“I don’t think anybody expected us to be .500, but it doesn’t matter,” Hendricks said. “We’re at where we’re at. The only way we can go from here is focusing pitch to pitch. We got to get back to the basics, just playing the game of baseball. 

“All the attention – all that – we just got to forget about it. Focus on the game and simplifying as much as we can.” 

While the postgame focus became the 1-for-10 with runners in scoring position and the 11 men left on base, Hendricks knows the Cubs won’t feel any sense of momentum when the rotation has a 4.58 ERA and 19 quality starts through 50 games.    

“It’s got to start with us on the mound,” said Hendricks (4-3, 3.75 ERA), who gave up five runs in five innings but has been the most reliable Cubs starter next to Jon Lester. “We’re the ones with the ball in our hands, so we’re the ones that have to stop it. Regardless of how the offense is going, if we throw up zeroes, we got a good chance of winning.” 

Rizzo couldn’t believe it – “Did we walk 10 times?” – when a reporter mentioned another part of the box score. “That’s a formula that usually shoots out more than two runs.”  

But the “Anchorman” theme trip has already been stranger than fiction, going through a 19-inning scoreless streak and then getting 11 hits off Clayton Kershaw in another loss to the Dodgers. The Cubs have obviously been there and done that and come back from much worse. But will that be enough?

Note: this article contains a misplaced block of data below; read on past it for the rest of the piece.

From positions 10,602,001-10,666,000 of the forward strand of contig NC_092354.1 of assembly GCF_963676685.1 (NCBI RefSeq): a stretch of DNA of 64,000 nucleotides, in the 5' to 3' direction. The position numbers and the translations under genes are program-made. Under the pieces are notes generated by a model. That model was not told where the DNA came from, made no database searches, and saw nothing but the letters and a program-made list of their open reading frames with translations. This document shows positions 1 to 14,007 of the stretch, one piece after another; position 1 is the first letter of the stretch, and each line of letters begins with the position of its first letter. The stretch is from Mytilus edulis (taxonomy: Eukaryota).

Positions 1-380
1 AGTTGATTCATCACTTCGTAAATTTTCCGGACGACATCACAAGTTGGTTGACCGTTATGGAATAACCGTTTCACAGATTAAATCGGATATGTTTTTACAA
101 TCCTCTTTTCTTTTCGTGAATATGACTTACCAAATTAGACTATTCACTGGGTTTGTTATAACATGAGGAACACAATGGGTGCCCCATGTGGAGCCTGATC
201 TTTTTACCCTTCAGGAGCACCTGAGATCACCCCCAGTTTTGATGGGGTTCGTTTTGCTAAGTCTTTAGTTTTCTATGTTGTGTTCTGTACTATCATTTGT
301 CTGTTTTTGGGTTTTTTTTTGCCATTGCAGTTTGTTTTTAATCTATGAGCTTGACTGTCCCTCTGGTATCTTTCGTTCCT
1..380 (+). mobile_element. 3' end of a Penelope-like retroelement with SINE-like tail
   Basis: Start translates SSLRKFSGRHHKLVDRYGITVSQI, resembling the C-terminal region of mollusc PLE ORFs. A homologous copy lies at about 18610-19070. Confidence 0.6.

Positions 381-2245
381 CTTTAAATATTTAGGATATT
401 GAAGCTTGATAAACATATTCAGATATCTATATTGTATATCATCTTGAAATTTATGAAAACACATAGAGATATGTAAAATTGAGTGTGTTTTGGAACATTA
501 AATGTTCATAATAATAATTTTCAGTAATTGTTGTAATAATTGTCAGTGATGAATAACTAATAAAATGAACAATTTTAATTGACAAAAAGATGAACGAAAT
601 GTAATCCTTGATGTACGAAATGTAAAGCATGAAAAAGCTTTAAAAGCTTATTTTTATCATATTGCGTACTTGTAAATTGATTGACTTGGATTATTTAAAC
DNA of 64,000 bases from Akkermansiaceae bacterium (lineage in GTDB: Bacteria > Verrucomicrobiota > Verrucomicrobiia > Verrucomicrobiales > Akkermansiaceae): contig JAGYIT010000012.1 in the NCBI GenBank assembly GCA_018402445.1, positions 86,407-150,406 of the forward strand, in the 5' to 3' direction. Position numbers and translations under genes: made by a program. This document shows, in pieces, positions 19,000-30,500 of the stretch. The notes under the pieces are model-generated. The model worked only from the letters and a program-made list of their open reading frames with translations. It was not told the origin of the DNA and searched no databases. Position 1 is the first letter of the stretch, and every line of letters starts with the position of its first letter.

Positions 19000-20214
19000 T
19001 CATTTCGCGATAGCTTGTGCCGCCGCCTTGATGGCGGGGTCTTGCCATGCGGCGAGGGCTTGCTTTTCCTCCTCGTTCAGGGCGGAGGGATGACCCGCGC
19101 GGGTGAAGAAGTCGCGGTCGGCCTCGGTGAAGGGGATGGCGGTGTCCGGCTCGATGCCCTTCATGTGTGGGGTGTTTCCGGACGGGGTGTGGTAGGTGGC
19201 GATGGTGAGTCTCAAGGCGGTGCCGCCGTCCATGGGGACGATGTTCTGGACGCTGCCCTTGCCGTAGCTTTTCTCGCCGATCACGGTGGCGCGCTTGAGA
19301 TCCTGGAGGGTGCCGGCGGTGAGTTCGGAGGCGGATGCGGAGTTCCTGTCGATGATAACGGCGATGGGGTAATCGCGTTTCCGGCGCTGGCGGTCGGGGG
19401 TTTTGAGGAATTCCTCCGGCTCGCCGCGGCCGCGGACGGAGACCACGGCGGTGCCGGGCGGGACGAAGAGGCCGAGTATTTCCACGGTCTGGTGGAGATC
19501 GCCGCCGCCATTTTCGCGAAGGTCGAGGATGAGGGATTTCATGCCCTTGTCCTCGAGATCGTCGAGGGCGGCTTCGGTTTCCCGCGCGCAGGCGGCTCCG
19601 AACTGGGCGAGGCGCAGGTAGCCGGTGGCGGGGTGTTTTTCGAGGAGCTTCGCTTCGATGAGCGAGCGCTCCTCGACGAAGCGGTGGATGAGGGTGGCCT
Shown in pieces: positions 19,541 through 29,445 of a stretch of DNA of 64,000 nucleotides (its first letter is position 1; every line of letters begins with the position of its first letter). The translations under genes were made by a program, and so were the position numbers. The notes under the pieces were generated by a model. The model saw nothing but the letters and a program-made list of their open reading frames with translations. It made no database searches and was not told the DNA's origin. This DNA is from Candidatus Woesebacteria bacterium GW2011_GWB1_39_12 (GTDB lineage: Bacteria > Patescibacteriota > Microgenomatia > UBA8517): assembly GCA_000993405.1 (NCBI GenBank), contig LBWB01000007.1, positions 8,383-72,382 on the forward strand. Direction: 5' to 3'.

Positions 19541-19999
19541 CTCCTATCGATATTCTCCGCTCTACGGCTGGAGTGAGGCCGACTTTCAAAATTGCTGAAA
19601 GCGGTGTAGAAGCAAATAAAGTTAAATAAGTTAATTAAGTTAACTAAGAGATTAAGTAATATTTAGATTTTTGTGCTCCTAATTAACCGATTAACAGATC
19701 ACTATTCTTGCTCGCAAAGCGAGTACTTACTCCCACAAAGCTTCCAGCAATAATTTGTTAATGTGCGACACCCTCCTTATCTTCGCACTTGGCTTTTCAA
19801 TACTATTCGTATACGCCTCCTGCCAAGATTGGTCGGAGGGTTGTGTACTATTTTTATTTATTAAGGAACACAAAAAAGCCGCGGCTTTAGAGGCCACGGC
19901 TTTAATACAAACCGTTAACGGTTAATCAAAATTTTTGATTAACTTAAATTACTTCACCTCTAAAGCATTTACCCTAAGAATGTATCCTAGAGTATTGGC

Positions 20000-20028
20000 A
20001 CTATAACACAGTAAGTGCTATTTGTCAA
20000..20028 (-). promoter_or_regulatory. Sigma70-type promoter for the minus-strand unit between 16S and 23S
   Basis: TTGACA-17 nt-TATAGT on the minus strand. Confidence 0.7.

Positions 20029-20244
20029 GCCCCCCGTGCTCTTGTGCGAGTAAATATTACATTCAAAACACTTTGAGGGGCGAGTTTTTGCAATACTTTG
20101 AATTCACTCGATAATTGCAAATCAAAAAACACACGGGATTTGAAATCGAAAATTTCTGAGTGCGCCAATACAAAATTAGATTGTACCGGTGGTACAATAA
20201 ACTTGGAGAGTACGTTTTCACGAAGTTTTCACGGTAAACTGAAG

“You just keep playing, that’s all you can do,” Rizzo said. “We just all need to take a deep breath, exhale a little bit and relax. It is what it is. It’s the grind of the season.”

MLB commissioner Rob Manfred: 'We weren’t going to play more than 60 games'

MLB commissioner Rob Manfred: 'We weren’t going to play more than 60 games'

MLB commissioner Rob Manfred made an interesting revelation Wednesday about negotiations between MLB and the players union. In an interview with Dan Patrick, Manfred said the 2020 season was never going to be more than 60 games given the spread of the coronavirus — at least by the time they got to serious negotiations two weeks ago.